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The V2 Rocket Site at Saint Omer, France

Tim Saunders - pictured with

his two daughters,

is a travel writer for


 During an earlier life, I spent much time working from France. Over a number of months I gradually became intoxicated by the flavour of my Gallic surroundings and wanted to indulge more my new preoccupation.


 I set off one day in my car from England and headed for Dover. I was off to Calais and I was going to embrace the more intriguing aspects of the secret world of Nord, Pas de Calais. After the crossing, I headed for my chosen base of Saint Omer. This city was going to be my first sojourn in France away from work.


 I loved St. Omer from the very start. It painted everything for me that I felt about France as a kind of caricature. There was the broad market square presided over by the ever permanent Hotel de Ville. There was the clutter of the street life going on alongside the vibrant cafe culture. There was the strange language with the complete lack of British inhibition from all of the local people.  All of these things were everything that I had come to espouse about this country. France for me had really begun at St. Omer and I continue to return quite often.


 My employment at that time was in the British airline industry. I had then, and still do, an intense interest in all things flying and aviation. I did not know on my first visit that St. Omer maintained an active aerodrome. This had been the headquarters of the British Royal Flying Corps during the Great War. I did not know on my first trip that the area around the city had been chosen by Adolf Hitler as the base for his highly destructive flying V weapons during WW2. The associated science led to the modern reality of space and interplanetary travel. Such things would have been of enormous interest to me at the time. I only found out about them all much later.


 During my new life recently, I was invited back to visit the remains of Germany’s V weapon launching sites in Northern France. I was going to learn much more about the secret world of aviation and space flight that keeps such a low profile close to St. Omer. I set off once more to meet my travelling fellows just across the channel. I wanted to see it all for myself.


 We met our tourist guide in the port of Calais with his minibus. His name was Benoit and he actually lived in St. Omer. He was an expert on all things WW2 and all the history in his corner of France. We set off to visit Le Blockhaus d’Eperlecques that very afternoon. This installation was the original base of the V1 flying bomb launch site and the fuel storage facility for most of the V weapons.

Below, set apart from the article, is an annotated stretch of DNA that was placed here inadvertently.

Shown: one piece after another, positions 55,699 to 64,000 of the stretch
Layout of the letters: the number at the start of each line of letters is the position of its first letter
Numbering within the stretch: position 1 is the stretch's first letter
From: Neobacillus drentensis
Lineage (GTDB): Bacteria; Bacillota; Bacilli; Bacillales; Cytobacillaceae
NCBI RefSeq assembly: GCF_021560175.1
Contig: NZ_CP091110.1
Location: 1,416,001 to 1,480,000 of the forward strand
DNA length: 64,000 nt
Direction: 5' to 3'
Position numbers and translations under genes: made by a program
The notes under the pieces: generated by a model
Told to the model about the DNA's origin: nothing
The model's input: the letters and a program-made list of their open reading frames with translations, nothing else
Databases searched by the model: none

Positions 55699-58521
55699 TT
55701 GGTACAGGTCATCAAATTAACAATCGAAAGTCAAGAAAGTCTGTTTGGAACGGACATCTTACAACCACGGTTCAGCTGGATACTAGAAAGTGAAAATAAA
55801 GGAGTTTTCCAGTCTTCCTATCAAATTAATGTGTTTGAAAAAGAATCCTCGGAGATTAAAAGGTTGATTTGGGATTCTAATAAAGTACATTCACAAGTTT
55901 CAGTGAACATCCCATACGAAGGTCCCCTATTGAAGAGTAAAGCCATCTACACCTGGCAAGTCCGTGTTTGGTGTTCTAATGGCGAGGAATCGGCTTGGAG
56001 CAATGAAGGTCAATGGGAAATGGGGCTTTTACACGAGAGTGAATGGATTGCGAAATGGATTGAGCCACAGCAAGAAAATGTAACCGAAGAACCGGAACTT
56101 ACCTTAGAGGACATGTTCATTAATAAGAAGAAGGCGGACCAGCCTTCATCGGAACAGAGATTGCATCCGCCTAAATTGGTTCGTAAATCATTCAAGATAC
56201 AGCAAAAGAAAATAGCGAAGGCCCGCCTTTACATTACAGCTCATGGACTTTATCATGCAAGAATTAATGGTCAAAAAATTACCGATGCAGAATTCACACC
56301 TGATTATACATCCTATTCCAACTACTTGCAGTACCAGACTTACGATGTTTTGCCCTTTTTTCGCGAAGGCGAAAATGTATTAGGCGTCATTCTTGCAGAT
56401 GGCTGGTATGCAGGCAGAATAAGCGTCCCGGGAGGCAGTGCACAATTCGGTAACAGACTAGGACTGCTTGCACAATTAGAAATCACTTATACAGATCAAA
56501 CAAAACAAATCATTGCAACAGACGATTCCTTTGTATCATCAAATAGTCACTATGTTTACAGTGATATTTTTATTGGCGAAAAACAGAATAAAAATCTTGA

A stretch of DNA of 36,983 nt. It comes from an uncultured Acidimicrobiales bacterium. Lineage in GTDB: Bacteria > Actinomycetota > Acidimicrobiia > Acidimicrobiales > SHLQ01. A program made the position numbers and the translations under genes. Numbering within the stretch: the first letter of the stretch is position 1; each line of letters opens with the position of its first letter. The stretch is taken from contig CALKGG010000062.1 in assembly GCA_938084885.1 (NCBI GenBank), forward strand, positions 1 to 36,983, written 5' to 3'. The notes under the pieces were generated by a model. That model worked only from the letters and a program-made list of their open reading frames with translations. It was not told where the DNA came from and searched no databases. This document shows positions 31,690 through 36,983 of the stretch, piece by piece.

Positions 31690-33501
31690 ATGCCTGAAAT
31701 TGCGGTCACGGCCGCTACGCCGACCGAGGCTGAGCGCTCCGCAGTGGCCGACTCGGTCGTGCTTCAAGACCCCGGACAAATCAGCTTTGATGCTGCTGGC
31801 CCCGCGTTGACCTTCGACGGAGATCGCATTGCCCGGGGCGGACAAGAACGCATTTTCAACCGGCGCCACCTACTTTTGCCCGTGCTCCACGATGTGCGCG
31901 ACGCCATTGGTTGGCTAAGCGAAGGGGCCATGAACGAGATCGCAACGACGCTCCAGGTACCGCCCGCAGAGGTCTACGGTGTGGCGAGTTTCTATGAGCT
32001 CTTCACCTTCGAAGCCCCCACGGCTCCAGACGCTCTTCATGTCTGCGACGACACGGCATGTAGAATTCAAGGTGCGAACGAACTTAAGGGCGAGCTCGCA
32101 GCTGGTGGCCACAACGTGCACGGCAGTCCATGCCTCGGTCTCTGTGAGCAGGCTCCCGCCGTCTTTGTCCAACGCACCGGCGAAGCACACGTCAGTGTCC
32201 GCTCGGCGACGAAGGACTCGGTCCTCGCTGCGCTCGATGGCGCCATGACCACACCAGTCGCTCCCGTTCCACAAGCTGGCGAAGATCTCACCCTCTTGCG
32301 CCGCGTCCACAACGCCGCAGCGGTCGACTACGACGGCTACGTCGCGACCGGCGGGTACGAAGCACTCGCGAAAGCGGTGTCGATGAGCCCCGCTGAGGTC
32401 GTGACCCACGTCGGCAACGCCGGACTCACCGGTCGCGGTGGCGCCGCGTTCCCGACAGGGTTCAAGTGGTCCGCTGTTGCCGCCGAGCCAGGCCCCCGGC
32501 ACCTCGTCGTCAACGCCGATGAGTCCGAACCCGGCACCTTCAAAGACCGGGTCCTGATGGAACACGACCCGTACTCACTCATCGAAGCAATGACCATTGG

On December 22, 1942, the German arms minister in Berlin ordered the construction of this massive concrete structure. It was to weigh roughly 90,000 tons and it would be virtually indestructible. It would be constructed by forced labour consisting of slave manual workers, prisoners of war and forced French labourers. The work process was intense and it was completed deep inside the surrounding woodland in about 10 months. It is still there within a beautiful forested area, about 20 kilometres N W of St. Omer. It remains as a permanent and a guided museum for all to visit.


 Le Blockhaus d’Eplerlecques was to be the launching base initially for the V1 flying bomb and later for the much more sophisticated and destructive V2 rocket. The early V1 weapons were to be launched against London from here. The metal firing track pointing towards the North West has been preserved. The rail also displays one of the original weapons poised for launch.


 Allied aerial attacks using the immensely powerful Tallboy earthquake bomb were used against the site in 1943. The damage is very visible but had little effect against the almost indestructible structure. The bombing achieved sufficient crushing though to prevent further use of the V weapons. The V2 rockets were never fired from this position. The Blockhaus ultimately reverted to being just a fuel storage container for other sites in the area. Visitors can be escorted around the interior of the concrete bunker and the associated exhibits displayed outside. The blackness, solidity and density of the structure provides a very morbid reminder of the period seventy years ago. It was classified as a Historical Monument by the French in 1985.


 I and my fellows stayed at the grand and imposing Hotel Chateau de Cocove, nearby, that evening. The bright and peaceful country surroundings of the hotel were such a contrast to the dark and aggressive statement from the Blockhouse.


 The next morning we were to visit another Vengeance weapon launch site just about 10 kilometres to the south of St. Omer. It was called La Coupole and it boasted a recently built planetarium. This was to be the highlight of the trip for me.